American flags flutter almost everywhere in Kosovo, a symbol of how — through successive Democratic and Republican administrations — the U.S. has long been a friend of this nation in the making. But Washington’s stalwart support of statehood in recent months in the face of fierce resistance from Russia has raised the stakes in its increasingly testy relations with a Kremlin increasingly eager to shore up its influence among its former Soviet vassal states.
By backing Kosovo’s independence outside the U.N. Security Council, the U.S. and its European allies have taken a calculated risk. They are betting that the turbulent Balkans will not plunge into violence. If it does, the White House will take much of the blame. Reflecting the concern, President Bush said Sunday that the U.S. will work to prevent violence.
“Moscow is convinced that it holds the moral high ground and will live to see yet another Western ‘blunder’ on par with Iraq,” said Oksana Antonenko, a Russia expert at the International Institute for Strategic Studies, a London-based think tank. “If violence returns to Kosovo, Russia and the West will blame each other, worsening general relations,” Atonenko warned. The world is watching to see whether “Kosovo will be an exception — that independence will bring stability and rule of law, not chaos and insecurity,” she said.
Russia is a traditional ally of Serbia. But that is not the only reason it vehemently opposes Kosovo’s independence. The Kremlin contends it will set a dangerous precedent for secessionist movements across the former Soviet Union, including Chechnya and Georgia.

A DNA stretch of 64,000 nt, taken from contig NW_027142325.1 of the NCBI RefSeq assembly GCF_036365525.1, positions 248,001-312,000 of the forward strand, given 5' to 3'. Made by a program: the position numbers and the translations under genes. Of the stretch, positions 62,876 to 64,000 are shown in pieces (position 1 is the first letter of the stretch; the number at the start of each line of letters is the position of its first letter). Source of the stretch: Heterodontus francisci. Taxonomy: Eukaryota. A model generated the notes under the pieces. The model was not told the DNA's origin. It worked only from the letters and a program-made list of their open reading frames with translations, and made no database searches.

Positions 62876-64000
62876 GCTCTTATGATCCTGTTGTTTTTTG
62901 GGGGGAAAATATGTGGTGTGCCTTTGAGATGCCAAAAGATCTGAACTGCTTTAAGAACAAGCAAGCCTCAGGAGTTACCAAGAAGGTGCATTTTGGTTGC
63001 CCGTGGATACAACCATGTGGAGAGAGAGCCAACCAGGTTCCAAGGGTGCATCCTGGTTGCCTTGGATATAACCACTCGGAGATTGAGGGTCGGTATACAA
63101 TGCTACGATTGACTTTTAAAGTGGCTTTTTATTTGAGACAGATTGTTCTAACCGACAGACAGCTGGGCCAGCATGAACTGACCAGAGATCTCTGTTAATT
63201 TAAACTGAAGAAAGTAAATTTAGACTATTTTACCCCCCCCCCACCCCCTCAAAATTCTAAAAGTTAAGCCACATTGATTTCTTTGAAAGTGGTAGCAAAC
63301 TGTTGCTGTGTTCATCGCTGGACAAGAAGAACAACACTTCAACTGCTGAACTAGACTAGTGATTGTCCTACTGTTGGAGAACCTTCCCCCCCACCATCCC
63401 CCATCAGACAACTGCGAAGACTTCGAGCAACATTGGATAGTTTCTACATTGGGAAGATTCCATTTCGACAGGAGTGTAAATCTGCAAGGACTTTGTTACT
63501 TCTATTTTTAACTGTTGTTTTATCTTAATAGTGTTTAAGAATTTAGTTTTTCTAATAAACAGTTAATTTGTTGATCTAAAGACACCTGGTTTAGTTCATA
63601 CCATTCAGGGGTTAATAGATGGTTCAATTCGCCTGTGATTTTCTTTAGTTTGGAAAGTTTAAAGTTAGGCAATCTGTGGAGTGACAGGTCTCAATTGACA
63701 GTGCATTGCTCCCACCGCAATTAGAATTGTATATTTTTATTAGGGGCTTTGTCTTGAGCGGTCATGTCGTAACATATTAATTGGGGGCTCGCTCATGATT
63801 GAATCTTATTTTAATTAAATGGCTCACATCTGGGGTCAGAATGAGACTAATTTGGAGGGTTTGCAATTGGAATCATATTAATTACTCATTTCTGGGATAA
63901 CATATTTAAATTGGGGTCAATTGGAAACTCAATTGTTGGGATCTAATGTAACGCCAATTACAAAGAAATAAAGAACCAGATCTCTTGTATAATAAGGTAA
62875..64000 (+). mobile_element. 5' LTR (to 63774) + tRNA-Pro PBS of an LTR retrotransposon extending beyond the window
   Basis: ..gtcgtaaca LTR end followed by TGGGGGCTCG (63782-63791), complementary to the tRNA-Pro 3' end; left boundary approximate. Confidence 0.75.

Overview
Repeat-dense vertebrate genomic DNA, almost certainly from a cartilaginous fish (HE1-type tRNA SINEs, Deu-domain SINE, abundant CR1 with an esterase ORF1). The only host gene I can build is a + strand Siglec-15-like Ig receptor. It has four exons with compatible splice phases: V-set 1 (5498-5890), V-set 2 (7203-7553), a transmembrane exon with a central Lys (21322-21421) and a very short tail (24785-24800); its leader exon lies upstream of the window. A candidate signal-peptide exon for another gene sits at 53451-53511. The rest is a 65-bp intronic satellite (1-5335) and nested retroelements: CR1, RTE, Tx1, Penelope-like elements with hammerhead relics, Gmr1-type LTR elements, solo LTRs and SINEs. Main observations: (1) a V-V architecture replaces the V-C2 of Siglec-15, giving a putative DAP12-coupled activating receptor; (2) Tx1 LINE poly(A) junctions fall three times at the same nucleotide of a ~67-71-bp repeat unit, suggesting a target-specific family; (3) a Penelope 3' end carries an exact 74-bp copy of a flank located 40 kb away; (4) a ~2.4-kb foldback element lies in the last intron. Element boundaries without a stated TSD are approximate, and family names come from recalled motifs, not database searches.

The confrontation over Kosovo could harden Russia’s resolve on the other disputes that have brought ties to a post-Cold War low. While analysts say Russia is unlikely to restrict energy supplies to the West in response to recognition of the province, ignoring Russia’s concerns could make Moscow less cooperative on crucial issues such as Iran’s nuclear program.
This is a classic case of the logical dictates of Realpolitik clashing with our moral positioning and building soft power equity. The Russians obviously know the nuances of the region better than we do and are in a better position to influence the situation. Still, I believe our bet here is the right one.
Russia is right, though, that Kosovo’s declaration will likely inspire other secessionist movements. Already, theChechen rebels are declaring their solidarity. It’s far from clear that forced suppression of nationalist yearnings is the solution.
Update (Dave Schuler)
There are so many undercurrents in the secession of Kosovo from Yugoslavia it’s hard to know where to begin to comment—Serbian nationalism, Pan-Slavism, Realpolitik vs. internationalist idealism, and so on. I have no answers for these, only questions:
- What is the unit of measure for national sovereignty? The county? The village? The city block? The individual?
- While the national interest of the U. S. in Kosovo is a matter open to debate, that of the European countries adjacent to Yugoslavia or its former members, particularly Italy and Austria, is not. Concerns about floods of asylum seekers in Austria were instrumental in their stiffening their asylum laws in ways that the UNHCR found troubling. It is consequently a matter of concern to the EU. Why is American involvement required or even desireable?
- Is Russia’s claim to the moral high ground on Kosovo a solid one? On what does it rely?
- Did Kosovo’s ethnic Albanians have any way of securing themselves against oppression short of secession from Serbia/Yugoslavia?